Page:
Consultation highlights that there is a relatively even distribution of outdoor sports facilities across the district, with a large proportion owned and managed by Parish Councils. The majority of use of the outdoor sports facilities within Huntingdonshire District is by formal clubs, and there is relatively little casual use of pitches. Provision of tennis and bowls within Huntingdonshire is predominately focused around the club structure, with most facilities in club ownership or leased to clubs. Consultation suggests that access to training facilities is a key issues, with only limited slots available at synthetic pitches for clubs wishing to train midweek.

Other Relevant Info The Cambridge sub-region is the fastest growing area in the country. This significant increase in population will have far reaching consequences and will place demands on infrastructure and capacity of local services e. g. health services, transport and leisure facilities. • • • • Section 8 – Playing Pitch Strategy The key areas of this part of the study included:• Analysing the current level of pitch Overall, the research methods outlined identified 237 playing pitches in the District (all known public, private, school and other pitches). They compromise: • 88 adult football pitches Huntingdonshire District Sports Facility Strategy Draft Report March 2008 7 SECTION II –STRATEGIC CONTEXT

Local Authority Strategic Document Vision / Main Aim(s): provision within the District • Assisting the Council in meeting playing pitch requirements • Providing information for decision-making and future development proposals All calculations covered the following sports – association football, rugby, cricket, and hockey Key Priorities • 54 junior football pitches • 14 mini soccer pitches • 43 cricket pitches • 7 adult rugby pitches • 7 junior rugby pitches • 1 junior rugby league pitch • 7 adult grass hockey pitches • 19 synthetic turf pitches Research showed that Huntingdonshire has a good number of football, cricket and hockey pitches for formal adult use in comparison to the national average. Huntingdonshire Cultural Strategy 2007 2010 To enhance the quality of life and ensure that all of Huntingdonshire’s residents have the opportunity to pursue a wide range of highquality, sustainable cultural activities that fully reflect the diverse needs of the district THEME 1 Improve access to culture and leisure opportunities THEME 2 Develop and improve life-long learning THEME 3 Develop vibrant communities which are safer, healthier, cohesive and economically sustainable Other Relevant Info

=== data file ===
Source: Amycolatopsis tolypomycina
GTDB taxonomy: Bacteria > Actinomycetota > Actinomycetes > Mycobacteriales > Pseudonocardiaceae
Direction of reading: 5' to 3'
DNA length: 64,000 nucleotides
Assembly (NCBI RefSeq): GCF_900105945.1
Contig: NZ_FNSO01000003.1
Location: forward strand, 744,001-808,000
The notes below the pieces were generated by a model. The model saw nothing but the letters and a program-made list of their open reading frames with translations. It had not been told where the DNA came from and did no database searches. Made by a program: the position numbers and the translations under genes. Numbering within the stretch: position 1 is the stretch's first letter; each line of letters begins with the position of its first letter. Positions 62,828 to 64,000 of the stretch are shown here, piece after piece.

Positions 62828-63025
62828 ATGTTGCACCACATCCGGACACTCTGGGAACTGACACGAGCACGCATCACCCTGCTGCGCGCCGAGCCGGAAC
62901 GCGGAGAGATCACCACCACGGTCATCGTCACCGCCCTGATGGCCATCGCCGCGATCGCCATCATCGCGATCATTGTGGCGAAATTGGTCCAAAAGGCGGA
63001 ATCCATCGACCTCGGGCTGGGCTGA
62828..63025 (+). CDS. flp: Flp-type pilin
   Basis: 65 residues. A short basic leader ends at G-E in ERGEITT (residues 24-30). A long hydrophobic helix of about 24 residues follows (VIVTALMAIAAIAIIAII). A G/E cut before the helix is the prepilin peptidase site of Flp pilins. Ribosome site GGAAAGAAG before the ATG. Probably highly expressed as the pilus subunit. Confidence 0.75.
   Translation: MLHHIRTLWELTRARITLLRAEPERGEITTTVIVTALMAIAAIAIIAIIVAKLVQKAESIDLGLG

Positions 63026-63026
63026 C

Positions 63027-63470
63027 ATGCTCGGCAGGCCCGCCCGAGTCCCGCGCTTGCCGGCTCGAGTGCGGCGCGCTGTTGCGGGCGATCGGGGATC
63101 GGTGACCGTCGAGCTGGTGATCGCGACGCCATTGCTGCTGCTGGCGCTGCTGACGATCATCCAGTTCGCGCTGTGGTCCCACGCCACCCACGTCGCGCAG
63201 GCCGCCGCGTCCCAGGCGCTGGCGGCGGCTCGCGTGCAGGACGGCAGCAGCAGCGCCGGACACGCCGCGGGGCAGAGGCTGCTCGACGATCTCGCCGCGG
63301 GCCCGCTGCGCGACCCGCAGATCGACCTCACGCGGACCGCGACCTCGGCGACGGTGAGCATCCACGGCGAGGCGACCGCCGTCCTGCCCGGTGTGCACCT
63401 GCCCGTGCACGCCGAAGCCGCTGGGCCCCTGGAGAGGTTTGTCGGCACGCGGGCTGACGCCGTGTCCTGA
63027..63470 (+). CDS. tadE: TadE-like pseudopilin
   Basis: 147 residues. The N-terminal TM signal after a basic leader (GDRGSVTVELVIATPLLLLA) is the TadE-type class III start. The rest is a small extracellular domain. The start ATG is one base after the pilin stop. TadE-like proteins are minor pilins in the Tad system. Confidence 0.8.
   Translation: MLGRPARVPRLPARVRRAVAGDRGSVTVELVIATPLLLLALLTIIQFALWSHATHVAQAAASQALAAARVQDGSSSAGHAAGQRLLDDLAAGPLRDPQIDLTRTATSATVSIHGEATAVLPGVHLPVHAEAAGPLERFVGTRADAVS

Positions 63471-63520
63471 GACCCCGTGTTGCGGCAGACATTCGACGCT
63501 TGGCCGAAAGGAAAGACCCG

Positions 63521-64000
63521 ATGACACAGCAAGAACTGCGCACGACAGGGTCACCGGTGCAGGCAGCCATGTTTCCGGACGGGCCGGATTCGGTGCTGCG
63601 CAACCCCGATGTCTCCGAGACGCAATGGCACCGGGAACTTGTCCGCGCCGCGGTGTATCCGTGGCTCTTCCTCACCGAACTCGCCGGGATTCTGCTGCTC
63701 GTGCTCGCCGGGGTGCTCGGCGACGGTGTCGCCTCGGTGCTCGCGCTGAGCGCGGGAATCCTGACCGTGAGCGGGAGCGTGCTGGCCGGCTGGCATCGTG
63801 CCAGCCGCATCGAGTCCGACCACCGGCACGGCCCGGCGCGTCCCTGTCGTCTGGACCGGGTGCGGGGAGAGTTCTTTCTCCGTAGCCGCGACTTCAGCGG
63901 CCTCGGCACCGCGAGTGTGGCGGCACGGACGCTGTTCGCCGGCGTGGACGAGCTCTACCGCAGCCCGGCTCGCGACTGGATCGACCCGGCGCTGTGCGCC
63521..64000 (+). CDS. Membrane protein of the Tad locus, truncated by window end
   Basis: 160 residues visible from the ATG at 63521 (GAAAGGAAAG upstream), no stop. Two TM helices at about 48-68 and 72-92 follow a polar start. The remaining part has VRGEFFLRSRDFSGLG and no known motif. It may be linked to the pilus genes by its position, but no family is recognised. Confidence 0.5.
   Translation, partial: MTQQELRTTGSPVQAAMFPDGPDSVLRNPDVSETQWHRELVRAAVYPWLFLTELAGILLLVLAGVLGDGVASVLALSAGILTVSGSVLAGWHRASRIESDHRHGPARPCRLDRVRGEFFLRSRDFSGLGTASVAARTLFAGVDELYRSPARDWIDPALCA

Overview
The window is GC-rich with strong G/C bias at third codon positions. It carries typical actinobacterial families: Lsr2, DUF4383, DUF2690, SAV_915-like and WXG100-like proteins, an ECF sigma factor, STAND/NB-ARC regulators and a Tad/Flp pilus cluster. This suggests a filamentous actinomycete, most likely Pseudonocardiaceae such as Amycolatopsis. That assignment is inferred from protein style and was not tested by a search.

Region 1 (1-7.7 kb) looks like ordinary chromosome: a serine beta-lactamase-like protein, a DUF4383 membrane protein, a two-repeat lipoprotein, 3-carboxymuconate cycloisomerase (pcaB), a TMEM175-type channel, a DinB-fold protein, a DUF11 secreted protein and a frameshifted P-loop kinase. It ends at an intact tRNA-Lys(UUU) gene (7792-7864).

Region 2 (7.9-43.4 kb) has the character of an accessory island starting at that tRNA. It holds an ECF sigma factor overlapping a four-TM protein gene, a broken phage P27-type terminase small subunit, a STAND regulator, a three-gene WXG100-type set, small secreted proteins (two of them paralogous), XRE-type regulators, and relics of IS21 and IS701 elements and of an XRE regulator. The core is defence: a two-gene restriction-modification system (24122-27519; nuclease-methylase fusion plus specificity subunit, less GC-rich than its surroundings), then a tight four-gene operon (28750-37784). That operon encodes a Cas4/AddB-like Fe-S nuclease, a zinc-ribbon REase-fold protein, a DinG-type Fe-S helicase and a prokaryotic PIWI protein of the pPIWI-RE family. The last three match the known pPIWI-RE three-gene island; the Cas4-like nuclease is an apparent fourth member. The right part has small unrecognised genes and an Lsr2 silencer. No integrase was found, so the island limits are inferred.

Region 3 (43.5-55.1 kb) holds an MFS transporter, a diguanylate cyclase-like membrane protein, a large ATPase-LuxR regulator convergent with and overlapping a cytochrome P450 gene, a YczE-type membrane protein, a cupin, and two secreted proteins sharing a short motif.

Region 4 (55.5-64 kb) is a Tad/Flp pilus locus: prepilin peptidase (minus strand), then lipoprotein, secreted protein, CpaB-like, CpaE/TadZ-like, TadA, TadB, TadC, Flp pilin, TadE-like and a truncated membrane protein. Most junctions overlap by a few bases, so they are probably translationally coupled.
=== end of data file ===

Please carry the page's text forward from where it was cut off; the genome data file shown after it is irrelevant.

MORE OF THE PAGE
Huntingdonshire District Sports Facility Strategy Draft Report March 2008 8 SECTION II –STRATEGIC CONTEXT Local Demographic Profile 2. 2 A review of local demographics is important to: • • • 2. 3 Assess whether local facilities, often built some time ago, are located in the right place in relation to key population settlements Identify where there is likely to be population growth and additional demand for facilities Review the local population profile to identify particular inequalities e. g. health within Huntingdonshire It is also important to consider the demographic make up of the District as key demographic and socio-economic characteristics are known to influence demand characteristics.

For example certain age-groups are known to register higher participation rates in a number of sport and leisure activities; deprived communities often experience issues relating to access to services and opportunities; cultural backgrounds may result in some passive and active recreation pursuits being favoured over others; car ownership levels can impact on the range of facilities that can be accessed. A brief review of the key demographics (Source Census 2001 data) for the area shows that: Overall population: According to 2004 based population data (Government Actuary Department (GAD)) published in October 2007, the 2007 population for the District is 168,200, increasing to 188,400 by 2021.

The GAD figures have been used as the basis for supply and demand modelling to inform the sports facilities strategy. The age structure of Huntingdonshire’s population is very similar to the averages for England in terms of the proportion of the population aged between 20 and 50 years. Huntingdonshire has a higher proportion of children, teenagers and adults aged 0-14, and 30-54 and a lower proportion of those aged 54 and over. 24. 4% of the population are aged between 30-44. Ethnicity. Huntingdonshire’s ethnic mix is the same as the national average with some 97% describing themselves as white. The next largest ethnic group (2. 8%) in Huntingdonshire is from black and minority ethnic groups (BME). Deprivation Indices.